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My First Time As A Bridesmaid

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No girl forgets when it comes to her first -- whether it's a kiss, a great love, or a break-up. The same can be said about being a bridesmaid. My first was my friend Marlene's wedding in the Dominican Republic. I wasn't sure what to expect. My version of 'the bridesmaid experience' was based on Hollywood rom coms and I was downright giddy when I thought of the part I would play in a subdued, tailored-to-real-life rendition of "Bridesmaids" meets "27 Dresses." Some drama, a few tears, and the requisite happy ending. Marlene, however, wasn't your typical bride. In the months leading up to the big day, there were no lists or charts for me to check off and mark "completed". She didn't inundate me with texts and emails asking for my opinion on flower arrangements, shoes, invitations, and the like. I didn't get to roll my eyes behind her back because she was morphing into Bridezilla. In fact, my job was mind-boggling simple and required two things: picking out bridesmaid dresses and wedding dress shopping. Done.

I felt cheated... surely there was more to being a bridesmaid than just this? I took matters into my own hands and organized a boozy bachelorette brunch complete with sash, tiara, and gaudy fake diamond ring. I also volunteered, unprompted, to do her makeup for the wedding (with a trial session included in the package, gratis) since she hadn't found someone yet. She accepted and I clung to my new responsibility like a zealot. Call me selfish, but I desperately wanted to feel needed and prove to her I was worthy of being chosen.

Before we knew it, the wedding was upon us. Below are a few highlights from the weekend:

Friday: Leave NYC with the boyfriend and friends and arrive in Santo Domingo at 9 pm. Head straight to cocktails at Hostal Nicolas de Ovando and cap off the night with pasta, pizza, and wine at Segafredo café without a care in the world that I'll be chockful of carbs at the beach tomorrow.

Saturday: Coffee and mango yogurt for breakfast, then it's off to Cococane beach 45 minutes away. Lunch is fried fish, langoustines, and plantains. Delish! Meet up with the wedding party for the rehearsal and dinner, and end up at an open-air club dancing the night away with the rest of the group.

Sunday: Wedding day. Arrive at the bride's room by noon and start working on place cards for dinner. I'm trying my best to make them look pretty, but am second-guessing my handiwork. The handwriting looks better suited for a children's book than seating chart calligraphy. Stress level on a scale of one to 10: three. The bride's mom is on the couch sewing pearls to the edge of her veil. I'm wondering how she will finish for the ceremony at 3 pm when it's taking five minutes per pearl. Stress level: four. Apply makeup on Marlene and finish with MAC Fix+ setting spray while another bridesmaid curls my hair. Scarf down a ham and cheese sandwich while Marlene pins her hair into a messy updo. Who needs a stylist when you're a DIY hair pro? She nails it in 10 minutes flat. It's 2:45 pm and she asks me what I think of the look. I love it; she hates it. I try to convince her she looks amazing (which she does), but she's not having any of it. Her mind is made up. Stress level: six. She takes out all the bobby pins and attempts the style once again... and then again. It's now 3 o'clock and she realizes the sleeves on her lace jacket aren't right so we bring her mom in to do last-minute alterations. I try and help, but my hand shakes under pressure so instead, I crack a joke about getting cold feet. No one laughs. It's now 3:15 and half of us are out the door when we realize there are only three bouquets for the four bridesmaids. In a moment of panic, Marlene offers up her bridal bouquet. Crazy talk. One of us has to go bouquet-less and I have no problem with it. I pluck two rosebuds from the other bouquets and voila -- problem solved.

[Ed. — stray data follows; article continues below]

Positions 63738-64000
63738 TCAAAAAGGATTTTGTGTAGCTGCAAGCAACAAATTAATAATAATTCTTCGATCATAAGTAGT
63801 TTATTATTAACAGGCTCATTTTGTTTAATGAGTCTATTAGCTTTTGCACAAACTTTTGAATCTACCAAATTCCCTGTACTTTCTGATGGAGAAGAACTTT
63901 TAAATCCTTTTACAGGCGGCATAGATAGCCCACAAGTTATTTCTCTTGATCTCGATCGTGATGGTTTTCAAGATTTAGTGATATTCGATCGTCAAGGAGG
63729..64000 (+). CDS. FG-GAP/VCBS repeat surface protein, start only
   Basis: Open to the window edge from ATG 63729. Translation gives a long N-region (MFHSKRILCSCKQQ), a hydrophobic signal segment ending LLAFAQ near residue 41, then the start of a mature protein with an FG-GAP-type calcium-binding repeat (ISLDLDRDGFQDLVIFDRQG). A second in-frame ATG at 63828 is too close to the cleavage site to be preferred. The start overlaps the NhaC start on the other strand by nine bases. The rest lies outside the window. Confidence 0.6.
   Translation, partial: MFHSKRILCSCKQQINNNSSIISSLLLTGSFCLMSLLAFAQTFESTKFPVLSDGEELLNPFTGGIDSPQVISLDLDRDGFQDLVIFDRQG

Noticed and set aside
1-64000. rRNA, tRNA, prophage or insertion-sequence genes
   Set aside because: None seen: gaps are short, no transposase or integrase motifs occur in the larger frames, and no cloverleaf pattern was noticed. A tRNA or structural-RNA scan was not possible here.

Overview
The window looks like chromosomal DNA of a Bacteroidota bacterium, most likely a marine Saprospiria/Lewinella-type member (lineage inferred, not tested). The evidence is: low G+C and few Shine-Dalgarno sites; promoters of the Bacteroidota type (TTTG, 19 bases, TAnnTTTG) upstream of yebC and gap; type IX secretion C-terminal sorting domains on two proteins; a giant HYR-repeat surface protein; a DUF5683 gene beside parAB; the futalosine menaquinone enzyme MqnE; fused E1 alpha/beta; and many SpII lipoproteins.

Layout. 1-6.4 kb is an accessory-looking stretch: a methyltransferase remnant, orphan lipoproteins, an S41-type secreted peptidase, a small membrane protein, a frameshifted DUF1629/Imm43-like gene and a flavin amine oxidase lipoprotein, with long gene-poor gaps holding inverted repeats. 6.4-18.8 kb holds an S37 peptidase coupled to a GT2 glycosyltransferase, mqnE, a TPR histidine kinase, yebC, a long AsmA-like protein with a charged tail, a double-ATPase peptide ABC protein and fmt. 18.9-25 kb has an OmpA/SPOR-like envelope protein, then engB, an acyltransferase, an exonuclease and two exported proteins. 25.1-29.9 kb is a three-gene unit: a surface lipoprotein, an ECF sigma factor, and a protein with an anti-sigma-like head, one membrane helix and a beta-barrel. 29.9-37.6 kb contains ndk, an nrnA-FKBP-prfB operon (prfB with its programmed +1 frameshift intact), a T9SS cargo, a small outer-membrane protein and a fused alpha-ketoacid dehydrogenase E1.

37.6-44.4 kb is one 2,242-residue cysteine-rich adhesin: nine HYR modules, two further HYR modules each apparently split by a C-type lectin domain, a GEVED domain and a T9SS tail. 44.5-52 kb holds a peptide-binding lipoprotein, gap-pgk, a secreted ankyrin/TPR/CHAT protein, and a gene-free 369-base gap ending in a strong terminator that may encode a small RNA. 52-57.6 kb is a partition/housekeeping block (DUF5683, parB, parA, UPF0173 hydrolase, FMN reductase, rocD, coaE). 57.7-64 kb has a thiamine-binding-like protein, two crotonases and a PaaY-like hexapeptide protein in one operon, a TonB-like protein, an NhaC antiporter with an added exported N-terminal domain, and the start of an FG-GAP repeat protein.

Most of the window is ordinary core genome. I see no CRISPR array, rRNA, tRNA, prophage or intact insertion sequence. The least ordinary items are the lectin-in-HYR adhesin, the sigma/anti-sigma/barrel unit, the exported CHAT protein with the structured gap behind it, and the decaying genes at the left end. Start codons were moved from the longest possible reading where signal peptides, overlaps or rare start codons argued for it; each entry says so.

We make it to Museo de las Casas Reales for the ceremony at 3:30 pm and minutes before reaching the door, Marlene stops in her tracks. Her vows. She has them in her head, but in the flurry of morning activity, she forgot to write them down. Stress level: eight. She takes a moment to breathe and heads into a corner with her man of honor. Finally at 4 pm, the wedding starts. I do a reading and tear during the vows. I don't care that my makeup is melting under the heat of the sun and my eyes will look blotchy and red in photos. 4:30 pm and it's official. The first of my best friends is married and looks radiant. I know her glow has more to do with the way her husband is looking at her at this very moment than my makeup skills, but I claim 15 percent of the credit anyway for my own selfish reasons.

The last text I receive from her before boarding the plane for her honeymoon is this: "I am so happy. J said had he known he would feel this happy marrying me he would have done it a long time ago. I burst out crying -- again."

It's safe to say my first time was worth the wait.

Below, photos from my first time as a bridesmaid:

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